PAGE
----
Climate and Average Weather Year Round in Texas City Texas, United States
In Texas City, the summers are long, hot, and oppressive; the winters are short, cool, and windy; and it is wet and partly cloudy year round. Over the course of the year, the temperature typically varies from 48°F to 90°F and is rarely below 37°F or above 93°F.
Based on the tourism score, the best times of year to visit Texas City for warm-weather activities are from late March to mid May and from early October to early November.
Average Temperature in Texas City
The hot season lasts for 4.0 months, from May 27 to September 27, with an average daily high temperature above 84°F. The hottest month of the year in Texas City is August, with an average high of 90°F and low of 79°F.
The cool season lasts for 2.8 months, from December 3 to February 28, with an average daily high temperature below 67°F. The coldest month of the year in Texas City is January, with an average low of 49°F and high of 61°F.
The figure below shows you a compact characterization of the entire year of hourly average temperatures. The horizontal axis is the day of the year, the vertical axis is the hour of the day, and the color is the average temperature for that hour and day.
Luxu, China (8,485 miles away) is the far-away foreign place with temperatures most similar to Texas City (view comparison).
In Texas City, the average percentage of the sky covered by clouds experiences significant seasonal variation over the course of the year.
The clearer part of the year in Texas City begins around September 16 and lasts for 2.7 months, ending around December 7.
The clearest month of the year in Texas City is October, during which on average the sky is clear, mostly clear, or partly cloudy 67% of the time.
The cloudier part of the year begins around December 7 and lasts for 9.3 months, ending around September 16.
The cloudiest month of the year in Texas City is August, during which on average the sky is overcast or mostly cloudy 52% of the time.
A wet day is one with at least 0.04 inches of liquid or liquid-equivalent precipitation. The chance of wet days in Texas City varies throughout the year.
The wetter season lasts 4.0 months, from May 23 to September 23, with a greater than 31% chance of a given day being a wet day. The month with the most wet days in Texas City is June, with an average of 11.5 days with at least 0.04 inches of precipitation.
The drier season lasts 8.0 months, from September 23 to May 23. The month with the fewest wet days in Texas City is April, with an average of 6.9 days with at least 0.04 inches of precipitation.
Among wet days, we distinguish between those that experience rain alone, snow alone, or a mixture of the two. The month with the most days of rain alone in Texas City is June, with an average of 11.5 days. Based on this categorization, the most common form of precipitation throughout the year is rain alone, with a peak probability of 41% on September 4.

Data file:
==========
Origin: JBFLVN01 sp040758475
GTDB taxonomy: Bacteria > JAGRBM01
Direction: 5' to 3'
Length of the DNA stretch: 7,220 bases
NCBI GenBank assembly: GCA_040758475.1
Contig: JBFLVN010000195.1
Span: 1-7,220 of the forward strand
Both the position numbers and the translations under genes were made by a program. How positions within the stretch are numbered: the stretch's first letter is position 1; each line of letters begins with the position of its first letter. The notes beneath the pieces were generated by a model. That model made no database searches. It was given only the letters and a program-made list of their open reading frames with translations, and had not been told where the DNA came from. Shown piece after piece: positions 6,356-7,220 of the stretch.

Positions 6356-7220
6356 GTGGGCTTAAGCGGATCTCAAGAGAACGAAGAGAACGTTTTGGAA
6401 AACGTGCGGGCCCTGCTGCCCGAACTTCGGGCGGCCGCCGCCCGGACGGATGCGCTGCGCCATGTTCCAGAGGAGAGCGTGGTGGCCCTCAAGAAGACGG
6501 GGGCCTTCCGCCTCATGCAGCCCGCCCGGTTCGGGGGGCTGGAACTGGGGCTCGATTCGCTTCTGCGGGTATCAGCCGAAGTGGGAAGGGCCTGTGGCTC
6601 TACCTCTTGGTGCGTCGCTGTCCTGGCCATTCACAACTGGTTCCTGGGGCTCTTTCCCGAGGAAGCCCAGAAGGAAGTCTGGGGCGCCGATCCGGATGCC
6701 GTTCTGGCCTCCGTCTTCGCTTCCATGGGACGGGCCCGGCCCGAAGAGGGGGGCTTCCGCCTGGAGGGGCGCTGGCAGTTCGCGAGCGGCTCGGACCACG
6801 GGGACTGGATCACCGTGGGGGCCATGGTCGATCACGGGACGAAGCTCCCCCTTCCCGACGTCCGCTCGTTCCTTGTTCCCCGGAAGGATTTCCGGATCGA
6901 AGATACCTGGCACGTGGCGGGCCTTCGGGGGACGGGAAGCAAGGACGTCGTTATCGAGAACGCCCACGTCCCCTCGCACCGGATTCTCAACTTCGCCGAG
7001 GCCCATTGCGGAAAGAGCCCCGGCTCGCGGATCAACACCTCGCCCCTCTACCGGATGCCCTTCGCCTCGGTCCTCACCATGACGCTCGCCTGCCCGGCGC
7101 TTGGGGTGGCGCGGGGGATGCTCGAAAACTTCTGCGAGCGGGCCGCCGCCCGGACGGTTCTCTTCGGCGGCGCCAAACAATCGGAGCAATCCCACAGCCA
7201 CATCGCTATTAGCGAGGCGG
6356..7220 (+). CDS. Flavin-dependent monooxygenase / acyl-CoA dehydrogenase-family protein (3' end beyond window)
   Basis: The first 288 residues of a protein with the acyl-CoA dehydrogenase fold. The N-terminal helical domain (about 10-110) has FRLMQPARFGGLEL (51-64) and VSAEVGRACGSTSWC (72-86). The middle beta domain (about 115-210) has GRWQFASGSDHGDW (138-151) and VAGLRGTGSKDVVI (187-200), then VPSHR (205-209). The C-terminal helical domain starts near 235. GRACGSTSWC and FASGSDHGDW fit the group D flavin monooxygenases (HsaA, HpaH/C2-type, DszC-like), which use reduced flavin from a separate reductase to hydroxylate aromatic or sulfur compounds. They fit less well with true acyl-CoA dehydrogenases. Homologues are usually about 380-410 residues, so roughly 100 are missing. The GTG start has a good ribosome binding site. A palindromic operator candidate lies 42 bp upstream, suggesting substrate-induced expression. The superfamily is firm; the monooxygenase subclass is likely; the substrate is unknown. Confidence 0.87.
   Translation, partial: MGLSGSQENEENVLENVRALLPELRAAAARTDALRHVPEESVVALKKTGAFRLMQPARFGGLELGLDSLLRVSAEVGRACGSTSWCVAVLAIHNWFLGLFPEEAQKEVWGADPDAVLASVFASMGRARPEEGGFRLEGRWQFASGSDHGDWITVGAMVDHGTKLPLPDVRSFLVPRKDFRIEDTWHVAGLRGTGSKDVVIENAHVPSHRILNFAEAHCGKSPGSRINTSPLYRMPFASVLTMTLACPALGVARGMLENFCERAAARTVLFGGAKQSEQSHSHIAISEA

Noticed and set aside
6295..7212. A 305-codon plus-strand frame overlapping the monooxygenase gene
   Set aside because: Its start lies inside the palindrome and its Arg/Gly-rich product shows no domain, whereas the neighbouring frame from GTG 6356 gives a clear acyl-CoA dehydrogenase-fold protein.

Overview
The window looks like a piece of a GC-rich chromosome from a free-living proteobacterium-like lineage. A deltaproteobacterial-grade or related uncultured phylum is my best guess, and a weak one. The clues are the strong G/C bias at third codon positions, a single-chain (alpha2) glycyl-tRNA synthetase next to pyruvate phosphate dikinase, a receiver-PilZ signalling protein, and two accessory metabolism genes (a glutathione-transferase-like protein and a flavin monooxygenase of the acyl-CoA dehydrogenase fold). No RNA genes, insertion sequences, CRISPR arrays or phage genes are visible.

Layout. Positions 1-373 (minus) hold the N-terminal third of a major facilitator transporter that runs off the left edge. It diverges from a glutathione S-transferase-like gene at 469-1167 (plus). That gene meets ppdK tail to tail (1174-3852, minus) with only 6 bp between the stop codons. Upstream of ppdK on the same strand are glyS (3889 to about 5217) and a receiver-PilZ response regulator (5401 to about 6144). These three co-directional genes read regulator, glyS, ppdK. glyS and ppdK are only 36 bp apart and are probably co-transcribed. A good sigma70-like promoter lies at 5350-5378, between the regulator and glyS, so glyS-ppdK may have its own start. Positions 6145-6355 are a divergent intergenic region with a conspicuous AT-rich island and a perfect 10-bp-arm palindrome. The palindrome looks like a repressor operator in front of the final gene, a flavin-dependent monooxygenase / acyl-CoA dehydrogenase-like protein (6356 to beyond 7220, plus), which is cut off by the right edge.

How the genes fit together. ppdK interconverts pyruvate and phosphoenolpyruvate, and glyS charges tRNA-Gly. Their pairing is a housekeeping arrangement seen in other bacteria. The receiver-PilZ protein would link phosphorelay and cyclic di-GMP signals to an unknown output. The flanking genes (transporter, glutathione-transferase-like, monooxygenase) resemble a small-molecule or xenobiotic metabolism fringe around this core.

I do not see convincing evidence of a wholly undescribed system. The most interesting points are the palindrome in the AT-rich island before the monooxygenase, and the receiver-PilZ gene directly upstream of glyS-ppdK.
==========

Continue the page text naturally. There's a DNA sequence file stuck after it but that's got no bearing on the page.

To show variation within the months and not just the monthly totals, we show the rainfall accumulated over a sliding 31-day period centered around each day of the year. Texas City experiences some seasonal variation in monthly rainfall.
Rain falls throughout the year in Texas City. The month with the most rain in Texas City is September, with an average rainfall of 4.8 inches.
The month with the least rain in Texas City is February, with an average rainfall of 3.1 inches.
The length of the day in Texas City varies significantly over the course of the year. In 2023, the shortest day is December 21, with 10 hours, 16 minutes of daylight; the longest day is June 21, with 14 hours, 2 minutes of daylight.
The earliest sunrise is at 6:19 AM on June 11, and the latest sunrise is 1 hour, 15 minutes later at 7:34 AM on November 4. The earliest sunset is at 5:20 PM on December 2, and the latest sunset is 3 hours, 3 minutes later at 8:23 PM on July 1.
Daylight saving time (DST) is observed in Texas City during 2023, starting in the spring on March 12, lasting 7.8 months, and ending in the fall on November 5.
The figure below presents a compact representation of the sun's elevation (the angle of the sun above the horizon) and azimuth (its compass bearing) for every hour of every day in the reporting period. The horizontal axis is the day of the year and the vertical axis is the hour of the day. For a given day and hour of that day, the background color indicates the azimuth of the sun at that moment. The black isolines are contours of constant solar elevation.
The figure below presents a compact representation of key lunar data for 2023. The horizontal axis is the day, the vertical axis is the hour of the day, and the colored areas indicate when the moon is above the horizon. The vertical gray bars (new Moons) and blue bars (full Moons) indicate key Moon phases.
We base the humidity comfort level on the dew point, as it determines whether perspiration will evaporate from the skin, thereby cooling the body. Lower dew points feel drier and higher dew points feel more humid. Unlike temperature, which typically varies significantly between night and day, dew point tends to change more slowly, so while the temperature may drop at night, a muggy day is typically followed by a muggy night.